A memoir of young love and life among literary lions.
Novelist Plante (The Pure Lover: A Memoir of Grief, 2009, etc.) excerpts from his voluminous diary, here covering his first years in London, chronicling his artistic coming-of-age in the mid-1960s. The author moved in heady circles, counting such artistic luminaries as Francis Bacon, David Hockney and W.H. Auden as friends, and the young writer took in this milieu with a novelist’s attention to detail—and a literary tyro’s self-obsession. This period also marked the beginning of Plante’s long-term romantic relationship with Nikos Stangos, a politically engaged, erudite expatriate Greek—and the subject of The Pure Lover. The evolution of Plante’s relationship with Stangos and his experiences navigating the fraught social circle of London’s art scene are the focus of the narrative. The young Plante groped hungrily for an identity, accumulating political awareness, a sense of Englishness (Plante is a native of Rhode Island), artistic accomplishment, respect and community. As is perhaps inevitable in a diary, the reading experience is periodically bogged down by repetition; there are an awful lot of dinner parties and lunches to get through. But even at this stage, Plante was a crafter of limpid prose, possessed of keen insight and sympathy. He also displays a rare gift for finely wrought characterization. The poet Stephen Spender, an intimate of Plante’s, vividly emerges from these pages as a profoundly endearing sad-uncle figure, an accomplished man of letters beset by insecurity and furtively hiding his homosexuality from his forceful wife, Natasha.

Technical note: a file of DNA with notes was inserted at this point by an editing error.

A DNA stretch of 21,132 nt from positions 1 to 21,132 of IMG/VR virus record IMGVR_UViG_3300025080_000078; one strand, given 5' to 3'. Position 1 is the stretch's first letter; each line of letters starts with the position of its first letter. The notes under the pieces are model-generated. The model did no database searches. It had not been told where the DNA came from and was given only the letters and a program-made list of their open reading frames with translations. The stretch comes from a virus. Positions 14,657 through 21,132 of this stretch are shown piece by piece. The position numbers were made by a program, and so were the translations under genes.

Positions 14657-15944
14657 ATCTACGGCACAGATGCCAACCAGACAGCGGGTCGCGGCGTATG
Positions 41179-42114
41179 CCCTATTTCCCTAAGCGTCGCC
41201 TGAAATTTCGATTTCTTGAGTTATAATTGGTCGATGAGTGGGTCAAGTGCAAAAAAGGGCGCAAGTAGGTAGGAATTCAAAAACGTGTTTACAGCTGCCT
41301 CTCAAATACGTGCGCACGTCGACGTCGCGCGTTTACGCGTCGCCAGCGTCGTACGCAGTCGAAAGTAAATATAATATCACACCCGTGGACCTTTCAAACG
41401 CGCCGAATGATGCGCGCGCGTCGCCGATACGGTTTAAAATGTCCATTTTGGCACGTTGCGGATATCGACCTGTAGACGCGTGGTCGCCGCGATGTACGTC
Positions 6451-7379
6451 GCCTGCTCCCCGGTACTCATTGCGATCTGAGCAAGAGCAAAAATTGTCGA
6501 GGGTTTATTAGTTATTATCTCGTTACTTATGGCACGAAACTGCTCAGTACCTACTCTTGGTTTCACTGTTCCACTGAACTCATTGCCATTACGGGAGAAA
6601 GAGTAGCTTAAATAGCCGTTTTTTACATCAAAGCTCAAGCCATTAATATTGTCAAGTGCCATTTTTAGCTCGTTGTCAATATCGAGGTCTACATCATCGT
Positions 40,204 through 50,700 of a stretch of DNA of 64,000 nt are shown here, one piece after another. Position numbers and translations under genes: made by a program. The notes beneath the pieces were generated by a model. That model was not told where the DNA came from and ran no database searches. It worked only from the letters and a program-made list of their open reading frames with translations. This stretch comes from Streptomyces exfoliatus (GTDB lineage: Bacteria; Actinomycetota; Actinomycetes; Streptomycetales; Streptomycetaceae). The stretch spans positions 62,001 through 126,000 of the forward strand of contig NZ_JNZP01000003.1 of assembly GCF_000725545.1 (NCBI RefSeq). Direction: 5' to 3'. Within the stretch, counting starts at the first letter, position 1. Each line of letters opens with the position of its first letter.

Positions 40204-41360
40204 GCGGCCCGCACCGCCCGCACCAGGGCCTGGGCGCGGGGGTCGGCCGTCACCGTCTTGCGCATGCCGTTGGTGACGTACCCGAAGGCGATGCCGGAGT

A richly detailed document of the London art scene of the ’60s and an affecting memoir of the artist as a young man.